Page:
The world sorghum economy consists of two distinct sectors - a traditional, subsistence, smallholder farming sector where most production is consumed directly as food (mainly in Africa and Asia), and a modern, mechanized, high-input, large-scale sector where output is used largely as animal feed (mainly in the developed countries and in Latin America). The future of the sorghum economy is linked with its contribution to food security in Africa, income growth and poverty alleviation in Asia and the efficient use of water in drought-prone regions in much of the developed world.
In large parts of Africa, sorghum remains critically important for rural food security. Most production is consumed by the households producing the crop, and only a small proportion of harvests enters the commercial market. Since many sorghum-producing areas still experience periodic food deficits, production must be increased in order to improve household food security. Sorghum area will continue to expand over the foreseeable future as rural populations expand and crop land is extended into drier and more fragile ecosystems. Average sorghum yields, which have been falling by 1.0 percent per annum since the early 1980s, will need to grow in order for food production to keep pace with population growth.
Improvement of sorghum productivity in Africa depends on the development and availability of new technologies and on institutional reforms needed to improve input flows to farmers and stimulate the sale of grain products. Technological change is already being led by the introduction of new varieties, particularly in Mali and Burkina Faso. Breeding programmes have offered a range of new varieties that improve yields and provide greater flexibility in sowing dates. However, in most countries, seed production and distribution constraints restrict the access of farmers to these new varieties. Private sector seed companies have proven reluctant to market open-pollinated sorghum varieties, and public sector seed industries are generally deficient. The payoff to past investments in breeding depends on resolving these constraints.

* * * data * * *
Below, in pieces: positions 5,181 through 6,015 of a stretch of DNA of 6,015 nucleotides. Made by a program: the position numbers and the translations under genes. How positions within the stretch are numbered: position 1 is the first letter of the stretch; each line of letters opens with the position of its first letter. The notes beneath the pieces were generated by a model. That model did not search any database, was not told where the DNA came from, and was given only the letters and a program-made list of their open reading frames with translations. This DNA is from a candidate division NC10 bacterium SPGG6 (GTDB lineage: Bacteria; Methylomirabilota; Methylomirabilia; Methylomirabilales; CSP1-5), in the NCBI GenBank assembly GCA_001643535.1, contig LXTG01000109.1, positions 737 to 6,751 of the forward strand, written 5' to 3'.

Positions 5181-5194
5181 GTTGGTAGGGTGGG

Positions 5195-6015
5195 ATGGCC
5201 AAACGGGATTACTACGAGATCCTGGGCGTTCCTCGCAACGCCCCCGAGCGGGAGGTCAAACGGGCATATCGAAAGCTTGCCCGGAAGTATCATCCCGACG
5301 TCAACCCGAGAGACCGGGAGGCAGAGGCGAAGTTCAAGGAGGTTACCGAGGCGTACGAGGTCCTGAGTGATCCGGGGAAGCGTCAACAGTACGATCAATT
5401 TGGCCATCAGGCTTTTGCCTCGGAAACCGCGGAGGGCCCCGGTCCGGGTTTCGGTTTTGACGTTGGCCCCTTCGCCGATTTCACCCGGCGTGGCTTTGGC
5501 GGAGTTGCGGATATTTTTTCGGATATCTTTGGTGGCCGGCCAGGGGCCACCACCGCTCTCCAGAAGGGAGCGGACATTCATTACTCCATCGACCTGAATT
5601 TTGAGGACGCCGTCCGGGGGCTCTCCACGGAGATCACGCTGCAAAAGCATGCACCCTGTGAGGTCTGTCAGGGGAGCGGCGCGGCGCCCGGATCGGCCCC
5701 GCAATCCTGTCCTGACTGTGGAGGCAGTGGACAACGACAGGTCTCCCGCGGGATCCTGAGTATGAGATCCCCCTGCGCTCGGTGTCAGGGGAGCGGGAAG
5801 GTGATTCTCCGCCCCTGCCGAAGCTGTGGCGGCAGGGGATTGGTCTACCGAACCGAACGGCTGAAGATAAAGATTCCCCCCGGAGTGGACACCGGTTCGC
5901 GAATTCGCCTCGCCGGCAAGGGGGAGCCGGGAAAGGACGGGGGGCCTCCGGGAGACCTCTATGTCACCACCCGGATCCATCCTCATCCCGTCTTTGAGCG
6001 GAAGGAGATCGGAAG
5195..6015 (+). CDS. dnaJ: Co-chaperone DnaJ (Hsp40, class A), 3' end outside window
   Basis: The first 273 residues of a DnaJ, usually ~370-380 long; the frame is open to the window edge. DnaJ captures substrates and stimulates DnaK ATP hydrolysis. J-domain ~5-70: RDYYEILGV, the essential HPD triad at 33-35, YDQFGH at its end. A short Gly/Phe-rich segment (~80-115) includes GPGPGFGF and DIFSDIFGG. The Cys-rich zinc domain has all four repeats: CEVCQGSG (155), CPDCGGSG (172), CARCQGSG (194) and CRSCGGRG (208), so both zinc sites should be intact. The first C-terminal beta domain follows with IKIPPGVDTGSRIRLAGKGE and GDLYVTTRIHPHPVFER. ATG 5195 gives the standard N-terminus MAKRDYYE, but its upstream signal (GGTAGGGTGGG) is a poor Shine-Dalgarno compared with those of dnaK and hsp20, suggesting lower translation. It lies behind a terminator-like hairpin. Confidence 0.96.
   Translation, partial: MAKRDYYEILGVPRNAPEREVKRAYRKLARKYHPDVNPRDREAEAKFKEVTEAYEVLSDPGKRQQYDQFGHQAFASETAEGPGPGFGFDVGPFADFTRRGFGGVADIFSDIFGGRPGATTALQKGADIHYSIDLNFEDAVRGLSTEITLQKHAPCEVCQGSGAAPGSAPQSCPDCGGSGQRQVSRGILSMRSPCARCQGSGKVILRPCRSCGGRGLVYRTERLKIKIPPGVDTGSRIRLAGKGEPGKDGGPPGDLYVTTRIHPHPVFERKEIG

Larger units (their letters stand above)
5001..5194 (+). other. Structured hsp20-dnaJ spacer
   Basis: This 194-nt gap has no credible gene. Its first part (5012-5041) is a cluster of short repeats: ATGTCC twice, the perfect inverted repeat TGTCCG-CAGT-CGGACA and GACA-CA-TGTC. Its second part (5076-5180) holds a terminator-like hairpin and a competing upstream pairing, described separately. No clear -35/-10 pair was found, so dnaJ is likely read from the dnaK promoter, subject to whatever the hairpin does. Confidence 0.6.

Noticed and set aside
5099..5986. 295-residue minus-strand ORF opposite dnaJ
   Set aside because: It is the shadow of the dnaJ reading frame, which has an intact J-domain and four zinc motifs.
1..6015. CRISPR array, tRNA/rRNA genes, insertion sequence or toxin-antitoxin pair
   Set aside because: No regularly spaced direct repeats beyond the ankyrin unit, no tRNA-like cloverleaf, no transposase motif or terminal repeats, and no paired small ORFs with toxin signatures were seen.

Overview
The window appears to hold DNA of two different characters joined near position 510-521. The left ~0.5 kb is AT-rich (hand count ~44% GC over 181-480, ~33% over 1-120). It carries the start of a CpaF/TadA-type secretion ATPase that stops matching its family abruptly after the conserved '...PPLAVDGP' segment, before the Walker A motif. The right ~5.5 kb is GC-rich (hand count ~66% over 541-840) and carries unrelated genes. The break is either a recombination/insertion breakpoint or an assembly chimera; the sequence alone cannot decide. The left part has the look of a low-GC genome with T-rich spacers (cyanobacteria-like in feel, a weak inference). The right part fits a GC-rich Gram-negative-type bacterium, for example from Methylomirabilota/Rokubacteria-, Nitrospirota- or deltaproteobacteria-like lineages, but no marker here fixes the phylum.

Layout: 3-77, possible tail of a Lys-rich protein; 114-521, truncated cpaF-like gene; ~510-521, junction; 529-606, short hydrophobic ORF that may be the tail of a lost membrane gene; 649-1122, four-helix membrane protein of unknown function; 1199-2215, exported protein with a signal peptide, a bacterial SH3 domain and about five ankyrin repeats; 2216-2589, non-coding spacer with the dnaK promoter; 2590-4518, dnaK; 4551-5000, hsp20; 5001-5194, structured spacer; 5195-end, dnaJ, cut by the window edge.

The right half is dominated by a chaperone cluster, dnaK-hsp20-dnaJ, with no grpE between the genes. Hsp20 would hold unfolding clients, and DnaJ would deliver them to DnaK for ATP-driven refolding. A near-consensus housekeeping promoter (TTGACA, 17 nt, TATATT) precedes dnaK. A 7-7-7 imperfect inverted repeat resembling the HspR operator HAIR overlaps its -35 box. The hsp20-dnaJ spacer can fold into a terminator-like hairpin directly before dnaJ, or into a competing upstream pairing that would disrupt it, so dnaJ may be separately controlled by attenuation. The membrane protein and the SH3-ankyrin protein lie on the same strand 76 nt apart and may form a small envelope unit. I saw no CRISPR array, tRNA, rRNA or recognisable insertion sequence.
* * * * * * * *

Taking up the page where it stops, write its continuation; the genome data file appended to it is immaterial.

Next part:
The largest gains in sorghum productivity will need to be found in technologies that improve the plant's access to water and nutrients. Sorghum crops throughout Africa generally receive little or no fertilizer. Application of manure is restricted by limited supplies and the competition for this input among various crops. Farmers tend to judge technologies required for water conservation to be too labour demanding and uncertain in their payoff. Yet as the continent's land frontier dissolves and population densities rise, it will become even more critical for farmers to intensify production. However, this will happen only if farmers perceive that returns on investment in new technologies (e.g., to improve fertility and water conservation) are comparable with returns from other investments. Scientists and extension workers can encourage farmers to invest in new technology by offering them a wider range of options for soil and water management to fit variable investment strategies and risk preferences.
Continued investment in technologies to ensure stability of grain yield and quality will also be required in Asia. In particular, integrated pest and disease control strategies will be needed. Past investments on insect pest resistance are set to yield returns in the near future in the form of shoot fly and midge-resistant hybrids for parts of Asia; but resistant hybrids will probably need to be used in combination with management control options. Grain moulds will remain a problem that is unlikely to be solved through host-plant resistance in the foreseeable future; other control options must be developed.